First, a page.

Continuing yesterday's musings …
I will begin collecting Social Security benefits in May. As I approach 62, I realize (as I do every time I get serious about my health/fitness) I should have started last year. Or the year before. Or maybe I shouldn't have quit doing what worked 20 years ago. Or 40, for that matter.
Forty years ago I joined Weight Watchers for the first of many times. MadAnne commented yesterday that WW makes her angry. I know what she means, although it doesn't make me angry, exactly. When I'm following the Weight Watcher plan I am obsessed with my next meal or snack. I can't not think about it. I have a similar problem with just tracking food in a journal, whether it be handwritten or electronic, but being part of the WW experience is somehow larger, more in-my-face, than something I do on my own.
I was successful in that early iteration of Weight Watchers. I got to my goal weight within a year (I lost 38 pounds altogether but was pregnant for the first seven months), and I then joined the organization as a meeting leader. I stopped working for them after about three years, when I needed to find full-time employment. And, of course, without that accountability sword hanging over my head, I began a long, slow climb to an unhealthy weight. Again.
Back then, WW didn't require any kind of physical activity. The food was rigidly prescribed. We didn't count calories or points, we just ate what Jean Nidetch said we should eat and we got to our goal weight. It's rather amazing, looking back at it from this vantage point, that eating that food in those amounts without sweating actually worked. All the studies and research that have been done between then and now would suggest otherwise.
Twenty years ago I took up a low-fat diet, along with every other fat person I knew. Fat-free lunch meat was fine, as were fat-free bagels, but skip the mayo and butter. I had also stopped eating sugar a couple years earlier, resulting in one of the most unbalanced and least healthy diets I've ever been on.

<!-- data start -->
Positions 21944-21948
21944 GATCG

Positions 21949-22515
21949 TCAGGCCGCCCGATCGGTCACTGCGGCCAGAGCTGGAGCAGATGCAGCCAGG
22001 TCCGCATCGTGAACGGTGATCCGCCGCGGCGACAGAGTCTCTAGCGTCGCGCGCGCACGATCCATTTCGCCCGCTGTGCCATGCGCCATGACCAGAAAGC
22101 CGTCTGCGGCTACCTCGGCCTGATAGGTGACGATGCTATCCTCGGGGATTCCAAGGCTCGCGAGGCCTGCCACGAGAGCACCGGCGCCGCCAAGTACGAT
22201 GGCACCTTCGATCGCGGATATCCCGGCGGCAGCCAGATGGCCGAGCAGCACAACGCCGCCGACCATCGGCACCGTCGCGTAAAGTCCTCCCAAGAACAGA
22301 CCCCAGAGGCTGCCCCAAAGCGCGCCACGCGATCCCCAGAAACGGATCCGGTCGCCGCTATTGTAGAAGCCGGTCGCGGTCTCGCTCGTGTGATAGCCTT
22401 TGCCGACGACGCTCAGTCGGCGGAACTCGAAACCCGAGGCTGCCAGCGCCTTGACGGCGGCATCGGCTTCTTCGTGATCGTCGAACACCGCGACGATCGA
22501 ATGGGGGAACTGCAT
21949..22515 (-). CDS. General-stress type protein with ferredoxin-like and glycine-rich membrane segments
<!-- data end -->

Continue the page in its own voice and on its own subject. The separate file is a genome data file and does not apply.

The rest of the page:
But I lost weight. I was also working out like a maniac (two hours a day in a gym) and running a lot, so it's hard to say which element resulted in the weight loss. I also developed extremely dry skin, my hair became dull and lifeless and started falling out and I was cold All. The. Time.
When I moved here to the Middle of Nowhere to be with my now-husband, I was just about the thinnest I'd ever been as an adult. (I weighed 135; at one point during the low-fat phase, I weighed 128 for about five minutes.) I started eating sugar again and began cooking regular meals for the first time in a long time. There was no gym here at that time, but we had a rowing machine and a Stairmaster and a weight bench and hills to climb.
Honestly, though, the weight began creeping back on. And on. AND ON. And I now find myself at nearly my highest weight ever. Again. And I've followed plans and worked out and not lost weight so many times in the last 10 years that it's hard to get psyched about doing it again.
And so I will not get psyched. I will just soldier on, one day at a time, eating reasonable portions of healthful foods with an occasional (once a week) treat. I'm going to eat about 1500 calories a day, which satisfies my appetite and fulfills my nutritional needs.
Yesterday went well. According to LoseIt!, I was 83 calories shy of my goal, but I wasn't hungry and didn't feel like I had to eat more. I found a beginner dumbbell routine on YouTube and did one set; I intend to work my way up to three sets. I watched 30 minutes of a recorded episode of SNL while I worked out on the elliptical.
I didn't agonize over any of this. I just put one foot in front of the other and did what I said I would do. I'll do it again today. My hope is that each successful day will encourage me to have another one. Rational, matter of fact, steady … that's the goal.